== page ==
If you have ever been harassed while playing an online game, you are far from alone. That is not to say that this revelation will come as any consolation, but according to a new study by the Anti-Defamation League (ADL), a not-for-profit civil rights organization, harassment in online games is disturbingly prevalent.
In a study that ADL says is a first of its kind, of the more than 1,000 respondents between the ages of 18 and 45 years old who play online multiplayer games, 74 percent said they experienced some form of harassment. Around two-thirds (65 percent) of respondents reported being the recipient of severe harassment, which includes things like physical threats, stalking, and sustained harassment.
"Video games are an important and extremely popular form of entertainment. Nearly two-thirds of US adults play games online, yet there are significant problems with hate, harassment and discrimination," said Jonathan Greenblatt, ADL CEO. "At ADL, we see online multiplayer games as social platforms, and we need to fight hate on these platforms with the same seriousness as traditional social media—and for us that starts with quantifying the problem through studies like this."
While disheartening, I can't say the results are all that surprising. One need only spend a few minutes on Twitter or certain sub-reddits to see how nasty people can be on the Internet. There is a toxic online culture that is way more prevalent in too many places, and that obviously includes online gaming.
One stat that I did find a little surprising, however, is that 29 percent of online multiplayer gamers reported being doxed, which is the practice of researching and broadcasting personally identifiable information about someone.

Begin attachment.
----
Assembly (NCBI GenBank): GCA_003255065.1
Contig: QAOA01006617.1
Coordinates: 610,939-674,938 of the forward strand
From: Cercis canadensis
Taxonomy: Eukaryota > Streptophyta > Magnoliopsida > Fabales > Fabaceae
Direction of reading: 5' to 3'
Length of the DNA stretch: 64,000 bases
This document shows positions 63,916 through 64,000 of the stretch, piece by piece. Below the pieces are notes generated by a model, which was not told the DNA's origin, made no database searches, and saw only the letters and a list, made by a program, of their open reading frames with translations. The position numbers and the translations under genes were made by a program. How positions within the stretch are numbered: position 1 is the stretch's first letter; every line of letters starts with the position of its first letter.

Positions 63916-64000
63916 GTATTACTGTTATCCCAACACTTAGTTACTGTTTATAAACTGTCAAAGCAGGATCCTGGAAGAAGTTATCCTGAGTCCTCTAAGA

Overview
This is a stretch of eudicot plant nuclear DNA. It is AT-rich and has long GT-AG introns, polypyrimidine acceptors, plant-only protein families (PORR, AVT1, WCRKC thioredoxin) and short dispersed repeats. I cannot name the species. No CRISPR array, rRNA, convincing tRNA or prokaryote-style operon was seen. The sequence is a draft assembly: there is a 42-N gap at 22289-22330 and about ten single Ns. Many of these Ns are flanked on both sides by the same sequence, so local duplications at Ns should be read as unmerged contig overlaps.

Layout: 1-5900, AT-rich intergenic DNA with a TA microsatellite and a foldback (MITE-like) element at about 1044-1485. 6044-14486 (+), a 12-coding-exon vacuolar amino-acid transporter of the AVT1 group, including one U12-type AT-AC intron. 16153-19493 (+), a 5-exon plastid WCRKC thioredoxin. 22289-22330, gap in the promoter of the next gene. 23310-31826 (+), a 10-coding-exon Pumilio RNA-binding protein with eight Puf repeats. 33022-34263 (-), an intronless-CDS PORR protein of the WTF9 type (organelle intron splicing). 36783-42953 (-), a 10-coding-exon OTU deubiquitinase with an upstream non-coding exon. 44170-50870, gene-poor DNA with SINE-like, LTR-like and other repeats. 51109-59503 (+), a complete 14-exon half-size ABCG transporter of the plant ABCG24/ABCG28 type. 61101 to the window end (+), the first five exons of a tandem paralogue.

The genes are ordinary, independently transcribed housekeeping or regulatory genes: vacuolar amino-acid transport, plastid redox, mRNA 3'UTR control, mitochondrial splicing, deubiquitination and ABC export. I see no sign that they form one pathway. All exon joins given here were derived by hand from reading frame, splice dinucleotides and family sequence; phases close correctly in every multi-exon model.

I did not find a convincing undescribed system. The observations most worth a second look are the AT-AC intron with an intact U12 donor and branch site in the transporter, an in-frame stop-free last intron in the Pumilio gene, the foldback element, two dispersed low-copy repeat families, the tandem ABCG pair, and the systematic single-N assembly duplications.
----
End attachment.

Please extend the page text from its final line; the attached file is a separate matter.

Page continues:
Over half of the study's respondents said they believed their race/ethnicity, religion, ability, gender, or sexual orientation made them a target. As it relates to that, 38 percent of women and 35 percent of LGBTQ+ players reported harassment on the basis of their gender and sexual orientation, respectively.
"Online hate causes real harm. Every time someone in an online multiplayer game physically threatens or harasses another player repeatedly because of who they are or what they believe, that experience doesn’t just end for that individual when the game is over," said Greenblatt. "That’s why it’s imperative for industry leaders and policymakers to take action to prevent this poisonous ecosystem from overflowing and causing additional harm."
Harassment is more prevalent in some games than others. The top give gamers where players reported experiencing the most harassment include DOTA 2, Counter-Strike: Global Offensive, PlayerUnknown's Battlegrounds, Overwatch, and League of Legends.
On the flip side, the study also noted that positive aspects of digital social spaces exist inside online games. Nearly 9 out of 10 (88 percent) of respondents said they experienced some form of positive social interaction while playing online multiplayer games, including making friends (51 percent) or helping others play (50 percent). And nearly a third of players felt like they belonged to a community in an online game.